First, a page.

A new documentary is in the works about the late New Wave cinema figure Agnès Varda (1928-2019). Titled Viva Varda, the film is being created for Mk2 Films by Pierre-Henri Gibert, a French film aficionado who has also made other documentaries, including one about Jacques Audiard.
The new film will be based on archival footage and interviews by other filmmakers, including Atom Egoyan and Audrey Diwan. Gilbet will also be making use of interviews with Varda’s children, Rosalie Varda and Mathieu Demy, as well as with Sandrine Bonnaire, Patricia Mazuy, and Jonathan Romney and other of her colleagues.
Described by Martin Scorsese as “one of the Gods of Cinema,” the Belgian-born Varda received numerous awards for her contributions to the genre, including an Honorary Palme d’Or at the Cannes Film Festival and a Golden Lion at the Venice Film Festival. She also was the first woman filmmaker to have received an Honorary Oscar. This fall, the French Cinémathèque will present a special hommage to her life and work.
Varda’s pioneering and experimental work is considered to have had a significant influence on the trajectory of post-WWII French cinema. Besides her subject matter, which focused on women’s issues and socially relevant topics, she employed trailblazing techniques that helped make the New Wave (Nouvelle Vague) an important watershed in the history of cinema.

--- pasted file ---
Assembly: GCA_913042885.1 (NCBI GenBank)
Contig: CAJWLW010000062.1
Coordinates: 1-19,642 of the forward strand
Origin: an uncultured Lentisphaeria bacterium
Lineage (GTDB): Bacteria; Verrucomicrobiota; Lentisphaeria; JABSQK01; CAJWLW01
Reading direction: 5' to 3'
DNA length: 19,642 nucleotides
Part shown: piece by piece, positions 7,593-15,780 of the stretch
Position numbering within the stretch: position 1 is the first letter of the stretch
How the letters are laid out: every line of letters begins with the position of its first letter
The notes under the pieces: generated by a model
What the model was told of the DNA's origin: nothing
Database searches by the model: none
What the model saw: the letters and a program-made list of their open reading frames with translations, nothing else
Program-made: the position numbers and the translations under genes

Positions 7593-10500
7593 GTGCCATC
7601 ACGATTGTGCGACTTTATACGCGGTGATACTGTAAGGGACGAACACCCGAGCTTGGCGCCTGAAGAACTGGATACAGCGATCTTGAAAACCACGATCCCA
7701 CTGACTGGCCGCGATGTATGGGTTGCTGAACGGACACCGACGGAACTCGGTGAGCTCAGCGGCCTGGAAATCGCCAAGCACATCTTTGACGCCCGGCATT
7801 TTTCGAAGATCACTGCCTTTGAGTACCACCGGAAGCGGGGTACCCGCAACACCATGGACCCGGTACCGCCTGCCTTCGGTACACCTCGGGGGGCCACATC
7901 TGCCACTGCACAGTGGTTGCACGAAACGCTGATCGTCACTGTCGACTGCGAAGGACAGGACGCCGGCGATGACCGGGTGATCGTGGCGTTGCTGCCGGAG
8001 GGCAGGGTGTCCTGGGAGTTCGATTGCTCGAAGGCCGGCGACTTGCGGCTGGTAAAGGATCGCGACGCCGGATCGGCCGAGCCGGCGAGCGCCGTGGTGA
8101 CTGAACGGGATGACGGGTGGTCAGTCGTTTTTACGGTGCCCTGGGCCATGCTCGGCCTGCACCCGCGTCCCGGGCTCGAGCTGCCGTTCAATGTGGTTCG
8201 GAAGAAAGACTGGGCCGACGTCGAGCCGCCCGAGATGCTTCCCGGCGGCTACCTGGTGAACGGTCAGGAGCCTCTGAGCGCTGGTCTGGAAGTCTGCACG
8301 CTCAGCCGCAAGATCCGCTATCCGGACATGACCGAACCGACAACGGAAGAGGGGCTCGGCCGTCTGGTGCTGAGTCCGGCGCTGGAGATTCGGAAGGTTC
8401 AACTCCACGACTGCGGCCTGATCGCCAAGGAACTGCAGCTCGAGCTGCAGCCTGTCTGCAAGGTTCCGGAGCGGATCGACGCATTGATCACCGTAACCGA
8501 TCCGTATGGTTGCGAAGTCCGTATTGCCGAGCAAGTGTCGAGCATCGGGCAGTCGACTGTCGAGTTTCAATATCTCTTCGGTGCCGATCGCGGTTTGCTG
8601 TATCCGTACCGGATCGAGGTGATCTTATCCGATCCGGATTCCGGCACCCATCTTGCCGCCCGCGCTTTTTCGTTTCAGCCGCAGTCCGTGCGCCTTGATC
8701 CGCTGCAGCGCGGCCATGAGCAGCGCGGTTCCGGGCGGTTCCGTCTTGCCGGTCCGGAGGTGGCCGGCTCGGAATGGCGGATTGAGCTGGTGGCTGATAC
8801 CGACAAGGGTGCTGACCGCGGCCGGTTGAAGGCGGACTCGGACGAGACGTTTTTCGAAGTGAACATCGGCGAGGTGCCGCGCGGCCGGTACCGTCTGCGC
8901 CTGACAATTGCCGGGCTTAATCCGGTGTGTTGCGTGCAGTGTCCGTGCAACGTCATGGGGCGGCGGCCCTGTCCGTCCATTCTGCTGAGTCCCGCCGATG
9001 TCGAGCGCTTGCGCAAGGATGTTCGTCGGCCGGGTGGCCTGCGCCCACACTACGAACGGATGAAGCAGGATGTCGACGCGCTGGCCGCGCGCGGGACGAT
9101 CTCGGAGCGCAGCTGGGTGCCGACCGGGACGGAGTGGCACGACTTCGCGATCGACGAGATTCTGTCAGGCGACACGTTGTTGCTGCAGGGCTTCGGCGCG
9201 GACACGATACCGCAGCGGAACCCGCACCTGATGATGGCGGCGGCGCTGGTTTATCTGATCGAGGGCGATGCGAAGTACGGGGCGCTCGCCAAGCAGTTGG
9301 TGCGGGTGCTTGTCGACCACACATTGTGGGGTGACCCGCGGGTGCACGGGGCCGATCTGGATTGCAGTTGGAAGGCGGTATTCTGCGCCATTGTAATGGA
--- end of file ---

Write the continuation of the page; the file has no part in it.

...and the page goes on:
For example, Varda often shot on location, a technique that was not often used because of the limitations of sound technology at the time. She also employed non-professional actors, which was also a breakthrough strategy in the 1950s.
Varda made her film debut in 1955 with La Pointe Courte, followed by Cléo from 5 to 7 (1962), Vagabond (1985) and Kung Fu Master (1988). Her documentaries include Black Panthers (1968), The Gleaners and I (2000), and Faces Places (2017). Her last film, Varda par Agnès, was a documentary she directed about her own life and work.
Check out more of Edward’s articles.